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Council welcomes proposals on unfair business conduct

Press Release: 24 September 2019

Food & Grocery Council welcomes proposals on unfair business conduct

The New Zealand Food & Grocery Council welcomes the Government’s proposals to introduce legislation prohibiting “unconscionable”, or unfair, business conduct and protecting businesses from unfair contract terms.

Chief Executive Katherine Rich says this is a pro-business move and will particularly benefit small food and grocery manufacturers.

“We’ve advocated for many years that New Zealand business law dealing with unfair practices needed to be strengthened and aligned with Australian law. These proposals are well on the way to achieving that.

“There’s no one-size-fits-all solution for small businesses but these proposals will make a huge difference.

“FGC submitted on the proposals in the Government’s discussion document and, like other submitters, provided examples of unfair conduct and contracts our members had experienced, and the impacts, such as negative cash flow, stress, business interruption, reduced profitability, and a reduced ability to focus on growing their business.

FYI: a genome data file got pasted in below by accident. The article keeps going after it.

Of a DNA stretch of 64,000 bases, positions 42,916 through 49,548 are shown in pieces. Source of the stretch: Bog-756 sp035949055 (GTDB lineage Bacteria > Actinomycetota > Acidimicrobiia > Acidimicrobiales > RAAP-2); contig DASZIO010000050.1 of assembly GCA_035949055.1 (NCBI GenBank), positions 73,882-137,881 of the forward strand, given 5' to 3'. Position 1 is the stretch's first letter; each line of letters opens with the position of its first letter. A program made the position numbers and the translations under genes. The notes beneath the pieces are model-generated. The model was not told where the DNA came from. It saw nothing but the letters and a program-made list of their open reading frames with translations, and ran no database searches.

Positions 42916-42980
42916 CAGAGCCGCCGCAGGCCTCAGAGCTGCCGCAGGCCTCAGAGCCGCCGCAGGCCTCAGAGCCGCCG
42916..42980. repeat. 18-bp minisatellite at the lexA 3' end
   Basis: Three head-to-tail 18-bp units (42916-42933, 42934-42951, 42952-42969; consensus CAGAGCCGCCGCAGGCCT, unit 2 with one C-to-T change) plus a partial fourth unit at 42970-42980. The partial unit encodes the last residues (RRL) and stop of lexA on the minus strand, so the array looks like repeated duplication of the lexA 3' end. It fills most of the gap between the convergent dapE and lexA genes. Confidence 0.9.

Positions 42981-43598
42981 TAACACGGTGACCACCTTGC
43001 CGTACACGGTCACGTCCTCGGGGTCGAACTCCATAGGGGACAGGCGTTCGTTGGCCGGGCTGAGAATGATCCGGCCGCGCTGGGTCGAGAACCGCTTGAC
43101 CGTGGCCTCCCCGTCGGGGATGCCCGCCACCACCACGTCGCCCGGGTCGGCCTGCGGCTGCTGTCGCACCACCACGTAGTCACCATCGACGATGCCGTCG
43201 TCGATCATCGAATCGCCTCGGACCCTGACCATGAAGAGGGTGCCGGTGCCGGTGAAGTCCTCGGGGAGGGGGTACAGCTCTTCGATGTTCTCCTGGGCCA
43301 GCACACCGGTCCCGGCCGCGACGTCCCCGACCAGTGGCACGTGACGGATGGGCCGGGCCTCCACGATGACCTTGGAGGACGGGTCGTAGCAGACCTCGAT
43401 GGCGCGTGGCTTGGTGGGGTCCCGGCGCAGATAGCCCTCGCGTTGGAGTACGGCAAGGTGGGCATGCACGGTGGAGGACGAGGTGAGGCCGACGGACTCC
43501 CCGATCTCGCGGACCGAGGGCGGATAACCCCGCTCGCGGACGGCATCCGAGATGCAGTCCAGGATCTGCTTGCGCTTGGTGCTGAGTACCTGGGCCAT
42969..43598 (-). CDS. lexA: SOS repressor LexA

“We said such prohibitions should capture only particularly egregious conduct, and that most typical business dealings and behaviour should not be affected, and the Government has listened. These proposals don’t undermine businesses’ ability to compete, participate in robust negotiations, or enter into contracts.

“It was important that whatever changes were made brought us into line with other countries we trade with, and that’s happened, with these proposals being modelled on Australian law.

“There, they have had some form of prohibition on ‘unconscionable conduct’ since 1986, and their Unfair Contract Terms regime was expanded in 2016 to protect small businesses.

“This is particularly relevant, considering the Single Economic Market benefits for New Zealand having law that is more consistent with Australia’s.

“These proposals will also complement the Commerce Commission’s new powers to accept enforceable undertakings and to undertake competition studies, and could lead to reduced costs for businesses, especially small businesses.”

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